It’s no secret that many young adults today feel they were born in the wrong decade. Many resent their parents’ generation for the seemingly good deal they got in life: free or cheap university degrees, affordable property prices, the opportunity to rock a mullet hairstyle, no questions asked.
But it turns out adults of the 70s and 80s had yet another edge over members of Generation Y, at least when it comes to keeping the kilos off.
A study published recently in the journal Obesity Research & Clinical Practice found it’s harder for adults today to stay thin than it was 20 to 30 years ago, even if they eat the same number of calories and exercise just as much.
Sure, people are eating more now than they used to, but the study’s findings suggest weight gain is not as simple as eating more energy than you expend. “Weight management is actually much more complex than ‘energy in’ versus ‘energy out’,” said Jennifer Kuk, a professor of kinesiology and health science at Toronto’s York University and one of the study’s authors.
For the study, Professor Kuk and her colleagues examined the self-reported dietary data of 36,400 Americans between 1971 and 2008. They then compared it to the physical activity data available for 14,400 adults between 1988 and 2006, and were shocked by the findings: A person in 2006 who consumed the same number of calories, who ate similar amounts of protein and fat, and who exercised about the same as someone of the same age in 1988 had a BMI 2.3 points higher.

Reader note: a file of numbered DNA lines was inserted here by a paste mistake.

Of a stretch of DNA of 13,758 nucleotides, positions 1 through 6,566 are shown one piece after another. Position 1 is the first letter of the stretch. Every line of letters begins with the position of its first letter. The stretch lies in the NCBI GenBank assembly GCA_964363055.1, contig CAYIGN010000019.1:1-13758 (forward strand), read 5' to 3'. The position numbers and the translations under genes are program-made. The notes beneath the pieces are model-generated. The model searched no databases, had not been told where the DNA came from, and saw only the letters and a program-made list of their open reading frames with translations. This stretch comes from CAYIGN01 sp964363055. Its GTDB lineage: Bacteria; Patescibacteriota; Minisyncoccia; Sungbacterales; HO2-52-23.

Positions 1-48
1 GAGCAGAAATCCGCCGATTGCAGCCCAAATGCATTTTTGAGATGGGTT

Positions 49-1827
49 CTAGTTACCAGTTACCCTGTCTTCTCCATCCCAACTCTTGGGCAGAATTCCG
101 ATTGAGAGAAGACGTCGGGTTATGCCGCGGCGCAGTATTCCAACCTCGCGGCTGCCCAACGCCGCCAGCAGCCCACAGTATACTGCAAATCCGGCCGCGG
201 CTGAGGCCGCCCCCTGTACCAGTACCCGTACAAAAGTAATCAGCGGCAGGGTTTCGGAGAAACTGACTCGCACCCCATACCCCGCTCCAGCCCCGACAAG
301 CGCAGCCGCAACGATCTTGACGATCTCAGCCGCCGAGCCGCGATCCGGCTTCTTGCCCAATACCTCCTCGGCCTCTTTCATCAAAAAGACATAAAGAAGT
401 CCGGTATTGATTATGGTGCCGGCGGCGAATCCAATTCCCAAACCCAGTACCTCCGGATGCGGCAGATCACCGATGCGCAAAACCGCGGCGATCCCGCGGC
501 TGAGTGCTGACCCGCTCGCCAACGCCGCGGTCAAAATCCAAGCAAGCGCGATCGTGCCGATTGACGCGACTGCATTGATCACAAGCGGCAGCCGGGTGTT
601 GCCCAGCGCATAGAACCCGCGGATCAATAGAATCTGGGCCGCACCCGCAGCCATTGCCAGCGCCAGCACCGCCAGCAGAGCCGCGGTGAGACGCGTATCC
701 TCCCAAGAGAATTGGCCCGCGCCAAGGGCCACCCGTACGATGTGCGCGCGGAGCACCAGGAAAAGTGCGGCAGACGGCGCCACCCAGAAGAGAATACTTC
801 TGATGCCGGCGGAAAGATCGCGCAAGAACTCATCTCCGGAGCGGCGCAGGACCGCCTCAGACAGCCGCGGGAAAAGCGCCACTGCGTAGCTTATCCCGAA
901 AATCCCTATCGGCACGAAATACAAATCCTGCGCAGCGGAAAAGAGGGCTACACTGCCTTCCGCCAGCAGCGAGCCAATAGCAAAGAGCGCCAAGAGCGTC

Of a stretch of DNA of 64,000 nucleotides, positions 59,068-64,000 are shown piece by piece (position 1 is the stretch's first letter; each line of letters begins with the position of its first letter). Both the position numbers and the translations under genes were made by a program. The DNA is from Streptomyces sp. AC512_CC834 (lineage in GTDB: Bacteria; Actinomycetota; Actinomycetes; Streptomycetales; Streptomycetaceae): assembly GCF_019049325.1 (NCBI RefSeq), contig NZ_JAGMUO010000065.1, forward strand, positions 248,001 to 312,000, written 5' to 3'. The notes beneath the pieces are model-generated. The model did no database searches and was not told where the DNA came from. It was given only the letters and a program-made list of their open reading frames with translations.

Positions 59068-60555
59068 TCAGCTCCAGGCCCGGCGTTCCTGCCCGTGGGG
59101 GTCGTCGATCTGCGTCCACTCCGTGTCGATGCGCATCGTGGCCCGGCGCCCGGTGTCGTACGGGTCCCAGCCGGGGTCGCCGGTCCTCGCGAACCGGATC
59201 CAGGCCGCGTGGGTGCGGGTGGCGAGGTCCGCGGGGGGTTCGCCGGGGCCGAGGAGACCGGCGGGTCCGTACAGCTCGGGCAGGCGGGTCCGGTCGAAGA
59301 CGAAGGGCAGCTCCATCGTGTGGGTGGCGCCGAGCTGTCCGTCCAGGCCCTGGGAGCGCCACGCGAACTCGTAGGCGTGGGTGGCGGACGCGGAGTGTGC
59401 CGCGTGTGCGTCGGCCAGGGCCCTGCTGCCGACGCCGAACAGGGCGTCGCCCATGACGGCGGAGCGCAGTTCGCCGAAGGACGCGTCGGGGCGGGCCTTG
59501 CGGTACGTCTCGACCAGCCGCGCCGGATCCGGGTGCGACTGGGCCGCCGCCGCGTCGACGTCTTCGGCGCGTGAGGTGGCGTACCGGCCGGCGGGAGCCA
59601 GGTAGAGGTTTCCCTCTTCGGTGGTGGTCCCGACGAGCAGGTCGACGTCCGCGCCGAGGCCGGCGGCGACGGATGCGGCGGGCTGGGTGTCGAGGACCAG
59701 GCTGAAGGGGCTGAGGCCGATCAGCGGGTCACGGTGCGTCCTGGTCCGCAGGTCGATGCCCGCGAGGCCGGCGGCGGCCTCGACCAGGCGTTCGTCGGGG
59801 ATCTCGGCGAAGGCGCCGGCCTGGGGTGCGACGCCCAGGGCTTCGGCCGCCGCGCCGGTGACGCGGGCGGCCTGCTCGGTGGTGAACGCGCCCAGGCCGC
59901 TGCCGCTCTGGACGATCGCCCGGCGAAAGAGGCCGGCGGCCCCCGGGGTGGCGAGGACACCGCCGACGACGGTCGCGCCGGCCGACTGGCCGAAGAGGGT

Put another way, people today – despite eating and exercising similarly – are 10 percent heavier than their 80s forebears. (Which may explain why the Aussie sportsmen and aerobics mavens of the 80s looked decidedly slimmer than their 21st century counterparts.)
“Our study results suggest that if you are 25, you’d have to eat even less and exercise more than those older, to prevent gaining weight,” said Professor Kuk. “However, it also indicates there may be other specific changes contributing to the rise in obesity beyond just diet and exercise.”
So if people today aren’t eating more and moving less, why are they fatter?
The new research can’t answer that, but Professor Kuk and her team do have a few theories, such as increased exposure to hormone-altering chemicals; the rise in prescription medication like antidepressants, which have been linked to weight gain; changes to gut bacteria; higher levels of stress; and exposure to light at night, which can mess with sleep patterns. “Ultimately, maintaining a healthy body weight is now more challenging than ever,” said Professor Kuk.
Perhaps now is the perfect time for someone to invent a time travel machine. Sure, we wouldn’t have smartphones or the Internet, but we would have leg warmers and Buns of Steel…